June 7, 2017
I’ve come to a greater appreciation that it’s the quality of a moment, and not it’s duration, that is the most important aspect of any event.
Remember how I waxed near poetical about anticipating the day when I would be able to take in the aroma of my lilacs and lilies-of-the-valley at the same time? That was a moment I’ve been anticipating since I panted both the lilac bushes, and the lily bulbs at the front of my house.
Lilac bushes don’t seem to grow quickly, at least not compared to other flowering shrubs. They take time. Lots of time. I wish I could remember exactly how many years ago I panted mine, but it has to have been at least 4 years ago. They’ve only grown a few inches in height in that time, and have gained a bit of girth. Every spring, I count the appearance of those tiny green buds as the bushes/trees proclaim new life, a victory. Last winter wasn’t as harsh, here, as the winter before. That doesn’t mean I was any less on pins and needles, waiting to see those buds. I really don’t take their survival for granted.
What I didn’t know was that this spring’s blossoms would finally reach the point of being bountiful enough to release a good amount of fragrance into the air. And yes! I was finally able to inhale both scents at the same time. I didn’t know it was going to be this year. But, as I am prone to do, I’d hoped.
It was a wonderful handful of mornings. Not a full week, more like four days. Yes, I’ve been waiting for years and I got about four days during which those two aromas mingled.
I wonder if that’s a metaphor for life, in general. Do you suppose that a lot of things are that way, that the anticipation appears to outweigh the actual event? I know many would say it’s so. I hope I am never among those that do.
You see, I count anticipation as part of the event. I’ve always done that. I enjoy planning for a trip, working out what clothing I’m going to take, what sights I want to see, even what I might like to bring back for my grandchildren as gifts. To me, that has always been a part of the experience of vacation. That way, the “trip” if you will, isn’t only the week or so of the actual time away from home, but includes the months leading up to it.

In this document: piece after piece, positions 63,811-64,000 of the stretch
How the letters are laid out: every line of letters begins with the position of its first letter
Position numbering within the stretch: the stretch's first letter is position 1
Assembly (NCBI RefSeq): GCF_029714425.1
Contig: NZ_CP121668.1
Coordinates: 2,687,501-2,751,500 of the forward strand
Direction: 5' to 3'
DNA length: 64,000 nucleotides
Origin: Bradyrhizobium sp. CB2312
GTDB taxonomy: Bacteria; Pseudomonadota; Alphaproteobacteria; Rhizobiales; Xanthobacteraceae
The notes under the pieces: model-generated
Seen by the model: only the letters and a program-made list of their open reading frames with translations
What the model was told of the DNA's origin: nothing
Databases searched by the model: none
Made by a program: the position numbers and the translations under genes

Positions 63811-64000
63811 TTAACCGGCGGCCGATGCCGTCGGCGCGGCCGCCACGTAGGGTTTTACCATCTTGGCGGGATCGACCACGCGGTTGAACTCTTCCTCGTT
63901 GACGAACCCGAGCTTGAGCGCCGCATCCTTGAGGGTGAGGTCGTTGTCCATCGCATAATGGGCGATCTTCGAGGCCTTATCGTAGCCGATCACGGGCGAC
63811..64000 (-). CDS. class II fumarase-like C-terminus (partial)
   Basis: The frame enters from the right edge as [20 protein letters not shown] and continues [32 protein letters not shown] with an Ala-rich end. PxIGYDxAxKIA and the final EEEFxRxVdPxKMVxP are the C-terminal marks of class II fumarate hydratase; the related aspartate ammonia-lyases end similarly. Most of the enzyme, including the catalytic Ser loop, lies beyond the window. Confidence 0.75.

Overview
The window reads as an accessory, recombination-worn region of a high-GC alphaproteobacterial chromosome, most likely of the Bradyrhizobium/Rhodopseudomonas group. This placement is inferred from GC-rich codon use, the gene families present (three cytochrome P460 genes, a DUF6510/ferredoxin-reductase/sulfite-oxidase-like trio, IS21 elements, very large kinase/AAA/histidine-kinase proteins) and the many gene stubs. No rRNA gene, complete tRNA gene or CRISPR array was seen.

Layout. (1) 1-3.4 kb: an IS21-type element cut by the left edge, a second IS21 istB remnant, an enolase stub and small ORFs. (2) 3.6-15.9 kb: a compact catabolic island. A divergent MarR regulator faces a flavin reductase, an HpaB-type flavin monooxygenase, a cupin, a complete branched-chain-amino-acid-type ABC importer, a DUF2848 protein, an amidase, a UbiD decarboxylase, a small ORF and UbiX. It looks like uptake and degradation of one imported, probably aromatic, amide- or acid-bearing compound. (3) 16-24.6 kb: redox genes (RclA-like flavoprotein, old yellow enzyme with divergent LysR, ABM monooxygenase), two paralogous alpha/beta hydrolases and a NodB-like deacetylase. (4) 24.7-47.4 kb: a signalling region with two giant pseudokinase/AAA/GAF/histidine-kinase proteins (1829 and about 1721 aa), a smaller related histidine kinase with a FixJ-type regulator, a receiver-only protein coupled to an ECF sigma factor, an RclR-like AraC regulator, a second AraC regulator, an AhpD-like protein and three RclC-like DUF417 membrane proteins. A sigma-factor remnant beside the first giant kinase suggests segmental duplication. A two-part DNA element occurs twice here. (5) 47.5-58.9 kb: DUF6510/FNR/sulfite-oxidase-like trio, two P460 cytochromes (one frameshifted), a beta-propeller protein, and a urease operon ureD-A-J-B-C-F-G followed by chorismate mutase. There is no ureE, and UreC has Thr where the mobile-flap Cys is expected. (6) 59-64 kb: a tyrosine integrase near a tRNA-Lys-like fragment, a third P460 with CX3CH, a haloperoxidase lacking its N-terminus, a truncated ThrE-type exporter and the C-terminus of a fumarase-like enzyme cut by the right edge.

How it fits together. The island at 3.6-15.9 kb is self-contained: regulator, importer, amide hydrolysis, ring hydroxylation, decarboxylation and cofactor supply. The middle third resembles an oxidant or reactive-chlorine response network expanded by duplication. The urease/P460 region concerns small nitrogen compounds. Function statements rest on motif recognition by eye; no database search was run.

Similarly, the years that I’ve spent hoping for, and waiting for, that sense of scent (pardon my pun) had as its crescendo, the few mornings recently past, when I stepped onto my porch, inhaled deeply, and received as my reward an emotional homecoming of sorts. But the anticipation of that first day, that first moment, that first breath—well, that was as much a part of the experience, don’t you think?
We live in an instant society, when we expect everything to be fast. I’m guilty of that myself. Patience? I pray for it every day but many days sadly go without that admirable quantity. You should see me at my computer some days. I open one browser, click on the site I want that’s in my bookmarks—and if it’s not opening in five seconds, I’ll close that browser and open another. Nope, sometimes, there’s no patience here.
But that saying, patience has its rewards? It’s true, if you make anticipation a part of the event or experience you’re aiming for.
That almost seems counter to what I said last week about not wishing away time, but it’s not. It’s more like savoring your time. I try to savor each day, to find something to appreciate and be thankful for.
Because, at the end of my time here on earth, I don’t want to regret that I was in too much of a hurry to look forward to and embrace the small miracles of life.